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sea

The 2020

We were passengers forced to jump into the water when our ship, the 2020, after years of creaking, cracked in half and sank down into the darkness. The ship was long thought to be beautiful. For it gleamed in the sunlight. And it gleamed in the moonlight. It throbbed like a beacon, could be seen across great distances. And since it was like a beacon it was taken for a beacon. 

The Hafgufa

The Hafgufa is a giant fish or whale said in Old Norse writings to roam the seas.

In the Konungs Skuggsjá, a book of tactics and morality written by King Håkon Håkonsson for his young son, the king is loath to describe the creature—for no one, he says, will believe him without seeing it first with his own two eyes. As for him, he fears it, “for it is a massive fish, that looks more like an island than a living thing.”

My Monster

This hill, even if a small one, this hill with us and the dog the same dog 
forever moving shadow-like down it, to where the hill disappears…For 

Blue Rock

As the dinghy merged with the horizon, Devers raised his terrible high voice.

“Bricks, sir?”

I reminded myself that Devers was a novice and should be forgiven for assuming that I had time for leisure. Unlike Bertram, the first assistant keeper, I did not have to check the fog signal, clean the beehive lens, trim the lantern wicks, and scrub the walls, floors, windows, balconies, and railings, inside and outside. Unlike the second assistant, Carter, I did not have to polish the brasswork—a ceaseless operation, since nearly every fixture in Blue Rock Lighthouse was made of brass, which tarnished rapidly in the sea mist. And unlike Devers himself, the third assistant keeper, I did not have to assist the first two assistants. All that was left to me was the single remaining job, which encompassed all the others and was the very reason for the lighthouse’s existence: I had to save the lives of any mariners unfortunate enough to pass within a league of Blue Rock.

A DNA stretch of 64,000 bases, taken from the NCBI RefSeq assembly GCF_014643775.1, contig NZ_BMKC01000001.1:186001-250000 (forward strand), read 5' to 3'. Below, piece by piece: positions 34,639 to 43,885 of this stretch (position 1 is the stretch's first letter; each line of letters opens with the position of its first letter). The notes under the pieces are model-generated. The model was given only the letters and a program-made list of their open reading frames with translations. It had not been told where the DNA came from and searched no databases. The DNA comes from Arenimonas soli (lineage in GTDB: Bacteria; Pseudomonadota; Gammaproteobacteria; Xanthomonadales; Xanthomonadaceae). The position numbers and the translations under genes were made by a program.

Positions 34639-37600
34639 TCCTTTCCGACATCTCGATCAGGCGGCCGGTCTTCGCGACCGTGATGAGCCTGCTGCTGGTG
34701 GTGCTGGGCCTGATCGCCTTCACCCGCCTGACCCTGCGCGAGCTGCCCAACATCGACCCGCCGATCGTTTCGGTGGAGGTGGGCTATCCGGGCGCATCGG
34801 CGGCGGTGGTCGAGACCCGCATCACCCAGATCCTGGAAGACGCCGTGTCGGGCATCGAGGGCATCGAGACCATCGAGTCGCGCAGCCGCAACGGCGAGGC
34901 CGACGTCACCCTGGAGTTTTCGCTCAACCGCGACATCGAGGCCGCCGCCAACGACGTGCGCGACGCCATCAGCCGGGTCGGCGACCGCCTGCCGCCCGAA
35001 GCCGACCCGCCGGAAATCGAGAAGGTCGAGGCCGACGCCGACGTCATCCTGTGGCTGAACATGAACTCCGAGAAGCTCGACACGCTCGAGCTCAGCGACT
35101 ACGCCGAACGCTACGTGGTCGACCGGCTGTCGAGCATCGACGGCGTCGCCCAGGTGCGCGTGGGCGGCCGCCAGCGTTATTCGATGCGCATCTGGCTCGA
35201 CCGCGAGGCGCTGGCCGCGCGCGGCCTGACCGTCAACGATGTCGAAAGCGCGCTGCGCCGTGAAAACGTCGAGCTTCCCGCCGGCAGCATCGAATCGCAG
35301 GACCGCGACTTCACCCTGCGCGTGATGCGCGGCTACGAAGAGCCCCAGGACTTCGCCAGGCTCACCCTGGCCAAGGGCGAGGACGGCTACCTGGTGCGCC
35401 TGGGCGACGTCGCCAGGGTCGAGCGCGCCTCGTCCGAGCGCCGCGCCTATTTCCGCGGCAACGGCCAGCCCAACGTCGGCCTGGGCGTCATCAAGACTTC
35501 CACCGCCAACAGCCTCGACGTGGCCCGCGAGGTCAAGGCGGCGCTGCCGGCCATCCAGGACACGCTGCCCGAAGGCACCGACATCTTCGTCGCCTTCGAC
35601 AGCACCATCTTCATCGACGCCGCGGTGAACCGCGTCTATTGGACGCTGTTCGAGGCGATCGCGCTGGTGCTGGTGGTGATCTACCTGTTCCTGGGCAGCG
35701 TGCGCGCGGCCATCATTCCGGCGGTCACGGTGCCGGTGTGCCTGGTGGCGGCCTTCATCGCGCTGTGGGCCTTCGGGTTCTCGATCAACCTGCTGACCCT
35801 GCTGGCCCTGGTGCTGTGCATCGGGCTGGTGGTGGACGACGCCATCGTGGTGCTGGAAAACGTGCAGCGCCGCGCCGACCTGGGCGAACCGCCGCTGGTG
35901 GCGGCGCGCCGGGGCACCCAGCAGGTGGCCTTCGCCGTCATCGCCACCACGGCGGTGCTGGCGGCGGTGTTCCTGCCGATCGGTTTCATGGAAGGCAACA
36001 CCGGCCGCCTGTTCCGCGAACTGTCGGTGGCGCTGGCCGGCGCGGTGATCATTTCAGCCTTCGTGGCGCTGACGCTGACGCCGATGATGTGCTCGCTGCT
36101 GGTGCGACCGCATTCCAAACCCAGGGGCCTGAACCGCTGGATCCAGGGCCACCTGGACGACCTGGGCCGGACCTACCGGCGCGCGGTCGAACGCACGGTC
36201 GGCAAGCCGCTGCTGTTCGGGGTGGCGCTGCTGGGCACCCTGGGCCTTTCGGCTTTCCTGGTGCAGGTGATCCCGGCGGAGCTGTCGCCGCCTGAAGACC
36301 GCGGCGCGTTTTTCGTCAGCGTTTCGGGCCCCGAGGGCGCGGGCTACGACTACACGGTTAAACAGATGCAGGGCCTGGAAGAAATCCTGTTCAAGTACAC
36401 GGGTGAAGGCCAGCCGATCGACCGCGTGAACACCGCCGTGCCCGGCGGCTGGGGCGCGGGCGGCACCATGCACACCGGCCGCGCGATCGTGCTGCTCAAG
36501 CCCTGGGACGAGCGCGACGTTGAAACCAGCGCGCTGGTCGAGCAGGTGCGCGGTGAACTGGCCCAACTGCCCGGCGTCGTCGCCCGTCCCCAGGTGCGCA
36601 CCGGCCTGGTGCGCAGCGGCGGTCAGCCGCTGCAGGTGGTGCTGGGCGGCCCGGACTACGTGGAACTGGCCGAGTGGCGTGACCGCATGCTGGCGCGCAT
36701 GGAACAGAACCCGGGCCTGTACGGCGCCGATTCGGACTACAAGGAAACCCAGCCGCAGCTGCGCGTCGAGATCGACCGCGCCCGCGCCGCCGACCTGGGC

Illustration by Julien Pacaud

Long Way Home

The Circumnavigations of Henk De Velde

When I first wrote the Dutchman, ten years ago, he was sailing around the world alone for the sixth and final time. His plan, he said, was to keep on sailing, continuing this last circumnavigation until the day he died, or until he found some unknown place “behind the horizon.” At the time, Henk De Velde was somewhere in the Atlantic, slightly closer to South America than any other continent, but not very close to anywhere at all.